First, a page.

Big Green Mon­ster cukes? Rooftop gar­den thrives at Fen­way

The Progress-Index - At Home - - FENWAY FARMS - By Ro­drique Ngowi

BOS­TON — There’s more green at Fen­way Park than the in­field or the mon­ster wall.

The Red Sox are grow­ing veg­eta­bles and herbs in a rooftop gar­den. The pro­duce is used in food and cock­tails sold at the con­ces­sions, at nearby restau­rants and in the team’s flag­ship res­tau­rant that pre­pares meals for about 40,000 peo­ple dur­ing home games.

The 5,000-square-foot gar­den on the third-base side of Fen­way has turned a pre­vi­ously un­used part of the his­toric sta­dium into the largest of a hand­ful of farms that have sprouted up in Ma­jor League Base­ball sta­di­ums, said Chris Knight, man­ager of fa­cil­i­ties ser­vices and plan­ning for the Red Sox.

The sight of a lush, green gar­den on the third level of the sta­dium ex­cited Sox fan John Bunker, who re­cently trav­elled from his home in Palermo, Maine, to see the team in ac­tion and make a pil­grim­age to the rooftop farm.

“This is great be­cause although a lot of peo­ple love to come to Fen­way and eat a hot dog, some peo­ple don’t want to eat a hot dog, they want to eat some­thing else — maybe a salad or a wrap with veg­eta­bles in it,” Bunker said.

The gar­den is unique be­cause the crops are grown in milk crates, which make it pos­si­ble to move the farm if needed, said Jessie Ban­hazl, whose com­pany, Green City Grow­ers, is re­spon­si­ble for plant­ing and main­tain­ing the gar­den.

Grow­ers use in­ten­sive meth­ods, in­clud­ing drip ir­ri­ga­tion and plant­ing fresh crops right af­ter oth­ers are har­vested. That’s en­abled the gar­den to yield more than 2,000 pounds of toma­toes, cu­cum­ber, egg­plants, all sorts of pep­pers, rose­mary, basil, dill, pars­ley, tar­ragon and kale in the first three months, Ban­hazl said.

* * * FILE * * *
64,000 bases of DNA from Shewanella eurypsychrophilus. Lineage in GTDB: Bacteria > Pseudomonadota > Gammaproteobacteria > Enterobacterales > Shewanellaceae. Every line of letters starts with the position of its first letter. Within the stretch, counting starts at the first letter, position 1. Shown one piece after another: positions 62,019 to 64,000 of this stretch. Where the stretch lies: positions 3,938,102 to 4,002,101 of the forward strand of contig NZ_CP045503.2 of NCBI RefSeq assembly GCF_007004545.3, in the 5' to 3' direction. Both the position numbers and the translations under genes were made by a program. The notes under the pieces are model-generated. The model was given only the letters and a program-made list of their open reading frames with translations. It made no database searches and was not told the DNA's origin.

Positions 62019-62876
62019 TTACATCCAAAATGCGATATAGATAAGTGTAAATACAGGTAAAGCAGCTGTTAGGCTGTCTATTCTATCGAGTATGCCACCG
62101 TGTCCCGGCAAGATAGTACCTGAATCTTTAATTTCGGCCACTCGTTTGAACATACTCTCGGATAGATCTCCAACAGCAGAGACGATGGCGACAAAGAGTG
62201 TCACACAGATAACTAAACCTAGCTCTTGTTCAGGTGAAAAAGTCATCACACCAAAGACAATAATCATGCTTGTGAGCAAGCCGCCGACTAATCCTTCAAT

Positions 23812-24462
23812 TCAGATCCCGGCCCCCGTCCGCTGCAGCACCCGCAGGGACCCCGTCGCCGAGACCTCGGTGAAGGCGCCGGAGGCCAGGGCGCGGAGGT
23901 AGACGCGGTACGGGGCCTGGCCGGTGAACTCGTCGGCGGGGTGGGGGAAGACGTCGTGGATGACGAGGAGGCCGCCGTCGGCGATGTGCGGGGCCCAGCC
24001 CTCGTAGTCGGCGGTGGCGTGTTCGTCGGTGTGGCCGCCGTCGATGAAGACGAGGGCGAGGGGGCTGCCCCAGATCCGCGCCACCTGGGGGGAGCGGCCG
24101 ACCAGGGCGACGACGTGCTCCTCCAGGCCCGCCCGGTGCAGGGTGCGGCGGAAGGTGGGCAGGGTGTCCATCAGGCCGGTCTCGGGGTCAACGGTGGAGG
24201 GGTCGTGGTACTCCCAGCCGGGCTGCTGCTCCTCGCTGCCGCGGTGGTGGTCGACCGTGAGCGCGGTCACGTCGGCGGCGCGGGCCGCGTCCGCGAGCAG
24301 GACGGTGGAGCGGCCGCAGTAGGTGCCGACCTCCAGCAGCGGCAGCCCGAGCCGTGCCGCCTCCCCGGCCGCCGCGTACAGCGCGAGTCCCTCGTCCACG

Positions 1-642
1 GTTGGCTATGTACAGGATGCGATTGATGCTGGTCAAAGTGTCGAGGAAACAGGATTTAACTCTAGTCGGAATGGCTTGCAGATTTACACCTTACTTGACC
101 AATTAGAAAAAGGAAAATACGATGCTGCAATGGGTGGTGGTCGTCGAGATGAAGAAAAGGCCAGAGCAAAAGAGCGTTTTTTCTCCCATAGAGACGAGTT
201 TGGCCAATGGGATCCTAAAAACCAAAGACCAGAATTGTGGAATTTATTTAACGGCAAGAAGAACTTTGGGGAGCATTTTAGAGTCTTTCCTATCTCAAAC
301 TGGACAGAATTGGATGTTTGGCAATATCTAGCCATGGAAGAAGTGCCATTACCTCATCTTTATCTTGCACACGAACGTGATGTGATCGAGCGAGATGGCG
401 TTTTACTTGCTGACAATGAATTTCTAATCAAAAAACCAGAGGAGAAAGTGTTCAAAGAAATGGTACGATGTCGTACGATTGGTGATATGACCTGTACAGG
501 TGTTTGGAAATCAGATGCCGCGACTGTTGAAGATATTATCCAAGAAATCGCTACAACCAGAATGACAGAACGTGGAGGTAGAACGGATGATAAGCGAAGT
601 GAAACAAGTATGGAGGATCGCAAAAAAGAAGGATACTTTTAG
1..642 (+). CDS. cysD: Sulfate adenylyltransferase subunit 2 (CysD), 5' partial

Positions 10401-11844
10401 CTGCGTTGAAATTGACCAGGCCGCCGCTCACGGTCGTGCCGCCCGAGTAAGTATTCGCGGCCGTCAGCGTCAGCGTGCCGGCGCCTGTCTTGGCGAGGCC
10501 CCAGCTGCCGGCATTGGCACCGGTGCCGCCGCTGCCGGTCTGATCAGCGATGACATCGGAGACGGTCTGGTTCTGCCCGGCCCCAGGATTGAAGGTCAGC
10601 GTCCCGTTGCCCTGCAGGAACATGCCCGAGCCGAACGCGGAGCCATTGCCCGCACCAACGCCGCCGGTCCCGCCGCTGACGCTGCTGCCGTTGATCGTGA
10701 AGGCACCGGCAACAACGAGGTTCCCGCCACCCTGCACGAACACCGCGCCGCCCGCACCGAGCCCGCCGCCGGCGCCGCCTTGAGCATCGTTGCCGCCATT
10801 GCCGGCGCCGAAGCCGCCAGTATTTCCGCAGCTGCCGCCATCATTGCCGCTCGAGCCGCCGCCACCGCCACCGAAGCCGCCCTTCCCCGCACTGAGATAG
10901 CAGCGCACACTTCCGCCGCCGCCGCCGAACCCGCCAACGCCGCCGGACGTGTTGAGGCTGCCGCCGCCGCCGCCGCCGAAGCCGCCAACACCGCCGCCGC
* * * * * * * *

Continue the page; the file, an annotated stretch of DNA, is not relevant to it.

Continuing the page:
“So we’re grow­ing a lit­tle bit of ev­ery­thing,” she said. “It’s our first year do­ing the farm and so we thought we’d try out a bunch of dif­fer­ent va­ri­eties to see what the kitchens were us­ing, and also to just kind of experiment with what peo­ple liked.”

Start­ing a farm at the iconic ball­park re­quired check­ing the struc­tural in­tegrity of the roof and us­ing light­weight soil, Ban­hazl said.

Grow­ing crops atop a sta­dium packed with scream­ing fans can be dis­tract­ing. Some, sur­prised to see a gar­den on the roof, wan­der over to ask ques­tions.

“But we ac­tu­ally re­ally en­joy that part of it. Be­ing able to en­gage with the public is a huge rea­son why we do what we do,” she said.

De­ter­min­ing what’s grown in­volves con­sul­ta­tions with chefs at the Red Sox flag­ship EMC Club res­tau­rant.

“I’ve been here since 2006 and along with that came that farm-to-ta­ble men­tal­ity,” said Rob Abell, se­nior ex­ec­u­tive chef at Fen­way con­ces­sion­aire Ara­mark, who over­sees food prepa­ra­tions at the res­tau­rant.

“For years we’ve been us­ing all the lo­cal farm­ers — you know, kind of cre­at­ing our dishes with what’s in sea­son and mak­ing sure that food doesn’t travel too far to get to us,” he said. “Well, it’s ridicu­lous how close it is now be­cause lit­er­ally it’s about 150 feet from us.”

“A lot of folks come to Fen­way Park and maybe it’s a day they’re eat­ing our de­li­cious hot dogs and sausages and pizza and chicken ten­ders,” Abell said. “But there are still thou­sands of peo­ple look­ing for some­thing healthy, and it’s just great to be able to give them that op­por­tu­nity to go eat healthy at the ball­park if that’s what they want to do.”

Bos­ton Red Sox fans look over a rail­ing at a rooftop gar­den on the third-base side of Fen­way Park prior to a base­ball game in Bos­ton.

AP PHOTOS/ELISE AMEN­DOLA

Ab­bie Doane-Si­mon of Green City Grow­ers cul­ti­vates pro­duce in a rooftop gar­den on the third-base side of Fen­way Park in Bos­ton. Pro­duce grown in the 5,000-square-foot gar­den is used in food and cock­tails sold at the con­ces­sions, at nearby restau­rants and in the team’s flag­ship res­tau­rant that pre­pares meals for about 40,000 peo­ple dur­ing home games.

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